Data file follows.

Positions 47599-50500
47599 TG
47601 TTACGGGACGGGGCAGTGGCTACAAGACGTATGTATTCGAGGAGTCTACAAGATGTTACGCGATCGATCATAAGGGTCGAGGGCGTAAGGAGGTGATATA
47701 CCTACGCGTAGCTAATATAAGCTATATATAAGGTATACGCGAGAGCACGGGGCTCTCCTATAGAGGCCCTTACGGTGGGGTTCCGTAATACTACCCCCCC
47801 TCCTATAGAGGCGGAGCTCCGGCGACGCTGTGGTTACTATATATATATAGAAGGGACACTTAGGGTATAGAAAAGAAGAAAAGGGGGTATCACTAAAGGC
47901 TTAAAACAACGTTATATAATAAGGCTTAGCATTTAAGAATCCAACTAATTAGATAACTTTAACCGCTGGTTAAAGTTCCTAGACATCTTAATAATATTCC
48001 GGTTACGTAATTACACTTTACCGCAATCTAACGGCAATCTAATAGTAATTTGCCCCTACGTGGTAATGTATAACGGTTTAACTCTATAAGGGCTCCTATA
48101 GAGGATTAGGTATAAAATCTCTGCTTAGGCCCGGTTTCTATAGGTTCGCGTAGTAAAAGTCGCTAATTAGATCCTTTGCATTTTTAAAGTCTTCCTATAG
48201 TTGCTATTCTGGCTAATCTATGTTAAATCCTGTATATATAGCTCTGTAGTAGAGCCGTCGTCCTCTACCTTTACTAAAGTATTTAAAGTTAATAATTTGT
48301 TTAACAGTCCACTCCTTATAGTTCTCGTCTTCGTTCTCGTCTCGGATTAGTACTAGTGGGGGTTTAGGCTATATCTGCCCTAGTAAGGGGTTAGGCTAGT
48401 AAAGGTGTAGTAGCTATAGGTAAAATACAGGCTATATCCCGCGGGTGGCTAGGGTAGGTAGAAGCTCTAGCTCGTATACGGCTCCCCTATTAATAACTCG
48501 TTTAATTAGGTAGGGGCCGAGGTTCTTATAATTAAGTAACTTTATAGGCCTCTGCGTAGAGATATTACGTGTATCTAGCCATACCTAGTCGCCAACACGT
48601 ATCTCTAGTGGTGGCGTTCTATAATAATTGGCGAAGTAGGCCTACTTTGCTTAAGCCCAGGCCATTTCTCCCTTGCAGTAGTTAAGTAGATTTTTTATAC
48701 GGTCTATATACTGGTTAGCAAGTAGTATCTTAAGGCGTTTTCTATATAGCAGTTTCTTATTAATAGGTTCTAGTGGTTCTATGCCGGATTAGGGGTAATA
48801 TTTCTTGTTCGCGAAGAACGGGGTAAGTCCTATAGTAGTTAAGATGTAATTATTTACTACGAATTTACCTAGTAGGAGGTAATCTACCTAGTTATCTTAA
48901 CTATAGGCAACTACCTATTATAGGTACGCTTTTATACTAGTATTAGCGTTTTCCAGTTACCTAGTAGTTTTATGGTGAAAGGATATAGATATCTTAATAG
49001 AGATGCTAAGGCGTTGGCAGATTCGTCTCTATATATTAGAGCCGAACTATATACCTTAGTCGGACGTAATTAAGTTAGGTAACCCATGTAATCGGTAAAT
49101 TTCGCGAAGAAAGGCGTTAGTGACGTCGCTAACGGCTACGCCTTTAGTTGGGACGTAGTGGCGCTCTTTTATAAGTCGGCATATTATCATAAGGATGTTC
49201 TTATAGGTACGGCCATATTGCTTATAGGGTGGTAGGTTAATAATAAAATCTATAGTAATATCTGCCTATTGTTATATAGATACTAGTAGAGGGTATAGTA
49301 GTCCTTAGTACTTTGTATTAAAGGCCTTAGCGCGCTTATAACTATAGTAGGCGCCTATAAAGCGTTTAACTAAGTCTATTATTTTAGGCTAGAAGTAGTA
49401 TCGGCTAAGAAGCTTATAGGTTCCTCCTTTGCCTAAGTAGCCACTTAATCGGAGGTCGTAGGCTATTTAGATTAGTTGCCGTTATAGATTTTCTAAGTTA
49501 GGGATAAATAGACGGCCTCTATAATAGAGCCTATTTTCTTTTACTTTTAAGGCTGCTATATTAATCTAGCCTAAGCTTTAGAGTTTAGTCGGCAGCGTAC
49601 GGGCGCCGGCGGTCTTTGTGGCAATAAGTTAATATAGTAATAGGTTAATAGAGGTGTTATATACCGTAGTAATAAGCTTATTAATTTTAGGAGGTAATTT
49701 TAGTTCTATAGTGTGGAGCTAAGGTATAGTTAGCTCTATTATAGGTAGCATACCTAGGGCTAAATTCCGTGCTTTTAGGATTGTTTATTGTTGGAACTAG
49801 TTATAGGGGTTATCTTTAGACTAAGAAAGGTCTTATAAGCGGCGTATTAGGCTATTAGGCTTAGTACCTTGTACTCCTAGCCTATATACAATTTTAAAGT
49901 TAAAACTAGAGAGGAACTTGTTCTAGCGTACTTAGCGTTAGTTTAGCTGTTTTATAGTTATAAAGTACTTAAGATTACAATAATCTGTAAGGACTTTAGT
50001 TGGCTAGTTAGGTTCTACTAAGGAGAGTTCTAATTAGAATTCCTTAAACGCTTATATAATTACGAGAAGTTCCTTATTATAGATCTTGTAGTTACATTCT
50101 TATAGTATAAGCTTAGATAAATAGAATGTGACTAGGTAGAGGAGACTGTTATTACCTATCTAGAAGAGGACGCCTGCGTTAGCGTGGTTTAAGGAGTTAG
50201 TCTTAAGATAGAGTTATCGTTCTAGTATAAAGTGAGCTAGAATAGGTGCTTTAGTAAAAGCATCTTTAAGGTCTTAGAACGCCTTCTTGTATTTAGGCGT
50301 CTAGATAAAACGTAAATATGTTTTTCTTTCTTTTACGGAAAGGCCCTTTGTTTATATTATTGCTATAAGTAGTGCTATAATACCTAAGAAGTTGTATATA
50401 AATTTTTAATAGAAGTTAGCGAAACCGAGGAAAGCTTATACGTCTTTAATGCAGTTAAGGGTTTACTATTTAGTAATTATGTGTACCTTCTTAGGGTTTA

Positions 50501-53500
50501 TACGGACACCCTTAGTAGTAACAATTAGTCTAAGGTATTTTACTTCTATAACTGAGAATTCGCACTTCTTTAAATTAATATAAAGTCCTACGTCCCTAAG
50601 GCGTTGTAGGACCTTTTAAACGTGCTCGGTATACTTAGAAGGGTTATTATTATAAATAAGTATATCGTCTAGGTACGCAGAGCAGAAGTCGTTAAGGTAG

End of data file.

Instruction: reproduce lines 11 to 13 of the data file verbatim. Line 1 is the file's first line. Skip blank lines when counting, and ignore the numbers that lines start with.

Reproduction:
48401 AAAGGTGTAGTAGCTATAGGTAAAATACAGGCTATATCCCGCGGGTGGCTAGGGTAGGTAGAAGCTCTAGCTCGTATACGGCTCCCCTATTAATAACTCG
48501 TTTAATTAGGTAGGGGCCGAGGTTCTTATAATTAAGTAACTTTATAGGCCTCTGCGTAGAGATATTACGTGTATCTAGCCATACCTAGTCGCCAACACGT
48601 ATCTCTAGTGGTGGCGTTCTATAATAATTGGCGAAGTAGGCCTACTTTGCTTAAGCCCAGGCCATTTCTCCCTTGCAGTAGTTAAGTAGATTTTTTATAC